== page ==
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Let’s Unfold the Mystery of Different Probability Distributions!

This article was published as a part of the Data Science Blogathon

Introduction

In one of my previous articles, I have explained the concept of Modules in Python. If you haven’t read that article, then please refer to that article first and then read this article in continuation to that since in this article we will discuss the applications of the Random Python Module which involves somehow understanding of the basic concept involved in Modules.

A Guide to Data Visualization for Marketers | Elegant Themes Blog

                                                  Image Source: Link

In this article, we use the Random module of Python to visualize some of the common probability distributions and observe the need of learning some important python modules in a Data Science Journey. So, If you are a Data Science enthusiast, then read this article completely and accelerate your Data Science Journey to become Data Scientist.

Table of Contents

The topics which we are going to discuss in this article are as follows:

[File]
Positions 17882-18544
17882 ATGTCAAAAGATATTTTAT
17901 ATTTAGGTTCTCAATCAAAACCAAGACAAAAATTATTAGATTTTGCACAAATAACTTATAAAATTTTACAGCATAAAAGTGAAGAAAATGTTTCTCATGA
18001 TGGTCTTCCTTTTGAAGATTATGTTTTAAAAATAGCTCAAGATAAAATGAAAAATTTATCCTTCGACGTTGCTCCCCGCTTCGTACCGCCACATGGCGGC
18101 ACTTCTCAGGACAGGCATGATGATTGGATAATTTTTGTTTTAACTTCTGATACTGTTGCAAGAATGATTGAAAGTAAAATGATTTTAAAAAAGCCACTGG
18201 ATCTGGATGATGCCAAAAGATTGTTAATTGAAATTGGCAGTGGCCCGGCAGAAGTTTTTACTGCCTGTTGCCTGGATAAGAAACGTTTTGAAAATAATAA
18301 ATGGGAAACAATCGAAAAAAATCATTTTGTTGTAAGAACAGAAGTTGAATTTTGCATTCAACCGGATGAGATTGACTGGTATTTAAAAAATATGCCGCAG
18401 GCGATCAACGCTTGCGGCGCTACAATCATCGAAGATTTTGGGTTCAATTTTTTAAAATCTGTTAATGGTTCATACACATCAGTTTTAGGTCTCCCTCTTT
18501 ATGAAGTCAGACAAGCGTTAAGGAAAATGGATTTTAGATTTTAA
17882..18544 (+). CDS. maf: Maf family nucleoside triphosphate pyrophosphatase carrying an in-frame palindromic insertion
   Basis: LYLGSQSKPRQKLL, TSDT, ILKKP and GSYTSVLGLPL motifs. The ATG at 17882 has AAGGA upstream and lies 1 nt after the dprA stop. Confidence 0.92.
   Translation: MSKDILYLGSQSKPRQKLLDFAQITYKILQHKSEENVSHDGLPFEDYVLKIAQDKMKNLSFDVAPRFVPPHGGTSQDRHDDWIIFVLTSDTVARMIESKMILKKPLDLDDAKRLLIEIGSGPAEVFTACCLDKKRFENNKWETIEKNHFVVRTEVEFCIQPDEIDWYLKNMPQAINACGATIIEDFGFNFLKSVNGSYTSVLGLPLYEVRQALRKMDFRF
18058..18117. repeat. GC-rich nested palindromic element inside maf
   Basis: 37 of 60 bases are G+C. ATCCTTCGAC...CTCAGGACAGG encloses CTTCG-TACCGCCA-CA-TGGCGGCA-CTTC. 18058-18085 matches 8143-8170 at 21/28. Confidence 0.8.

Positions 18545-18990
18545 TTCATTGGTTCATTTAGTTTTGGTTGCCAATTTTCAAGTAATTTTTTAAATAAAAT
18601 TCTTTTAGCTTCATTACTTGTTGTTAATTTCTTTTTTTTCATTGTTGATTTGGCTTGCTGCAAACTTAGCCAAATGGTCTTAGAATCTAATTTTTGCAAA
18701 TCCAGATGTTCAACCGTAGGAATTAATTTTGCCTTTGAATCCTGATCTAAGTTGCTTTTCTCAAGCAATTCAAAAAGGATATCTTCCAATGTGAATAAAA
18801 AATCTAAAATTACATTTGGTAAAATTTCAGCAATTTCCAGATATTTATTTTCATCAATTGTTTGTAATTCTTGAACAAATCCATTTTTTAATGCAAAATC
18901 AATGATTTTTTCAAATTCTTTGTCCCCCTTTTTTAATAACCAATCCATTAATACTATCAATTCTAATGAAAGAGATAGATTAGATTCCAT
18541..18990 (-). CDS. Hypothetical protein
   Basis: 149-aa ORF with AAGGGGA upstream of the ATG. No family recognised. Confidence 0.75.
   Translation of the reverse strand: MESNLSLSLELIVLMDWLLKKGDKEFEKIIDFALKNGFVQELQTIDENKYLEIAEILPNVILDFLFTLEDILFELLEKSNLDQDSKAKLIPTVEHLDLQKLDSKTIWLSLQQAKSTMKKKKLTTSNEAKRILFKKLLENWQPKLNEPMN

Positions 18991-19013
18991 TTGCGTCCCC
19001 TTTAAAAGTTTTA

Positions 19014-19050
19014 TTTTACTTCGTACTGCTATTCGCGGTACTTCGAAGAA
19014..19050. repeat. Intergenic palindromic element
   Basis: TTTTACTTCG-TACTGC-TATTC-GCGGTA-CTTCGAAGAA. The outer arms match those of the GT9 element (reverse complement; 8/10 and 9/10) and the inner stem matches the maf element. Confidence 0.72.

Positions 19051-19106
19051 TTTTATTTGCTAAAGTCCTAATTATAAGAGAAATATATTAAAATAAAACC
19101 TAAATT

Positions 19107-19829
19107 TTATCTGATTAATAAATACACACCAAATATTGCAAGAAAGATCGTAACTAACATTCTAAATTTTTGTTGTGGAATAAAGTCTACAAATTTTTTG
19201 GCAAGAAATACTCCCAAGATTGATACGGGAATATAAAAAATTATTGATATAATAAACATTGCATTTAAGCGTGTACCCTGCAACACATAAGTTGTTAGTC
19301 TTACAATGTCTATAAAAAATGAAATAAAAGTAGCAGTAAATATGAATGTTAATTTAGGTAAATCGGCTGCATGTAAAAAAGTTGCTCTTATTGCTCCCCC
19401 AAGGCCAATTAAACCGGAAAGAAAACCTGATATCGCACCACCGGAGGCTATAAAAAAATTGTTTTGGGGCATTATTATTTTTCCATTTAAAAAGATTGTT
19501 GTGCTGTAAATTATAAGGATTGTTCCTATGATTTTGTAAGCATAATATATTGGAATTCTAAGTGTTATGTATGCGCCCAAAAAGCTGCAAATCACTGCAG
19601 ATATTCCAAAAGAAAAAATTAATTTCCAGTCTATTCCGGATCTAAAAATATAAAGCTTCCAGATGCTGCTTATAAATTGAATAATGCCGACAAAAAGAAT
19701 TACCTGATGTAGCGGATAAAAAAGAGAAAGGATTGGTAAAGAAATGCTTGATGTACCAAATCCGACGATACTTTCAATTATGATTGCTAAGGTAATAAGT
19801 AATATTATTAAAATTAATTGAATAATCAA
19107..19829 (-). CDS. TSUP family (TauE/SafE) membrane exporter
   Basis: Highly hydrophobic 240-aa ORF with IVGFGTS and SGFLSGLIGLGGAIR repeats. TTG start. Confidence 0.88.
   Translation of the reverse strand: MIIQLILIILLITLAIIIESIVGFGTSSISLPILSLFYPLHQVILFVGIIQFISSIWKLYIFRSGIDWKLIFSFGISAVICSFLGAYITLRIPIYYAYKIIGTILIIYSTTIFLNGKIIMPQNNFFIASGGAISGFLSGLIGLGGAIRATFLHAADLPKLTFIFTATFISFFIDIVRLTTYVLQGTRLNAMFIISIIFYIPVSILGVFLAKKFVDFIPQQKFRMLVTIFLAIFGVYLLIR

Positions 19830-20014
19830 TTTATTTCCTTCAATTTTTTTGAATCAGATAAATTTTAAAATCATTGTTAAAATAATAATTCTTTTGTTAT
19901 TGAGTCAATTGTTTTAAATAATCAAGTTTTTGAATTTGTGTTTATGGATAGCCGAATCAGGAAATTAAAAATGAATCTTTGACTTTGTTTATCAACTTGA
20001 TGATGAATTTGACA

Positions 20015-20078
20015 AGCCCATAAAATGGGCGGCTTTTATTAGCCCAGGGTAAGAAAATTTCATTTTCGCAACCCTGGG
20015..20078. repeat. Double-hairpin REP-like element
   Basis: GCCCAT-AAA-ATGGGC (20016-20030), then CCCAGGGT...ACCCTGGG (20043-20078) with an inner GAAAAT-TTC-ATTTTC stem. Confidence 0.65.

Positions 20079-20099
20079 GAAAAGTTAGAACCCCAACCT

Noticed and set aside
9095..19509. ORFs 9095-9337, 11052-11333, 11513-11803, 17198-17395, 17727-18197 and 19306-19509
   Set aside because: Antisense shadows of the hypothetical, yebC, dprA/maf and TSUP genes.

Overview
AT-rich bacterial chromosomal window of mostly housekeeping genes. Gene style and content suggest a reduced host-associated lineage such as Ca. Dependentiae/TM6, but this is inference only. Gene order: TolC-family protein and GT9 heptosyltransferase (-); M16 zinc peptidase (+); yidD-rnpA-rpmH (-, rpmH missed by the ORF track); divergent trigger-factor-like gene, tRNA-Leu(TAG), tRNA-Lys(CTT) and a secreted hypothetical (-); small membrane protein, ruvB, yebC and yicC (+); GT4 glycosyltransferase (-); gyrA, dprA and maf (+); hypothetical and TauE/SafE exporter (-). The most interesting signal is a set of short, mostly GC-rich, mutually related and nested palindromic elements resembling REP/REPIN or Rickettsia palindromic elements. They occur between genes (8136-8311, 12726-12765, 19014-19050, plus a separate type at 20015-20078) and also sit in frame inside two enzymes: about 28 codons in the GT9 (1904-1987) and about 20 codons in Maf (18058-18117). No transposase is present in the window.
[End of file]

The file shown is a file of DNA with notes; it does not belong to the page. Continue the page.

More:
• What is a Random Number?
  • What is a Probability Distribution?
  • Visualizing and Understanding Normal Distribution
  • Visualizing and Understanding Poisson Distribution
  • Visualizing and Understanding Binomial Distribution

What is a Random Number?

The random number doesn’t mean a unique number anytime. Random means something that may not be predicted logically.

There are two types of Random Numbers:

  • Pseudo-Random, and
  • True Random

Computers work on programs, and programs are a definitive set of instructions. So it means there must be some algorithm to come up with a random number further.

If there’s a program to come up with a random number it is often predicted, thus it’s not truly random. When we generate random numbers through a generation algorithm, then those random numbers are called pseudo-random.

What is a Probability Distribution?

A probability distribution gives us a law according to which different values of the random variable are distributed with some specified probability. So, a probability distribution is a set of all possible values that a random variable can take, along with the associated probability of each.

In this article, we will be discussing the following probability distributions:

  • Normal Distribution
  • Poisson Distribution
  • Binomial Distribution

Normal Distribution

The normal distribution is one of the most used distributions in Data Science since many common phenomena that take place in our daily life follow a normal distribution. It is also known as the Gaussian Distribution and is famous for its bell shape. The curve for this distribution is symmetrical about the mean. The normal distribution is a continuous distribution.  It fits the probability distribution of the many events.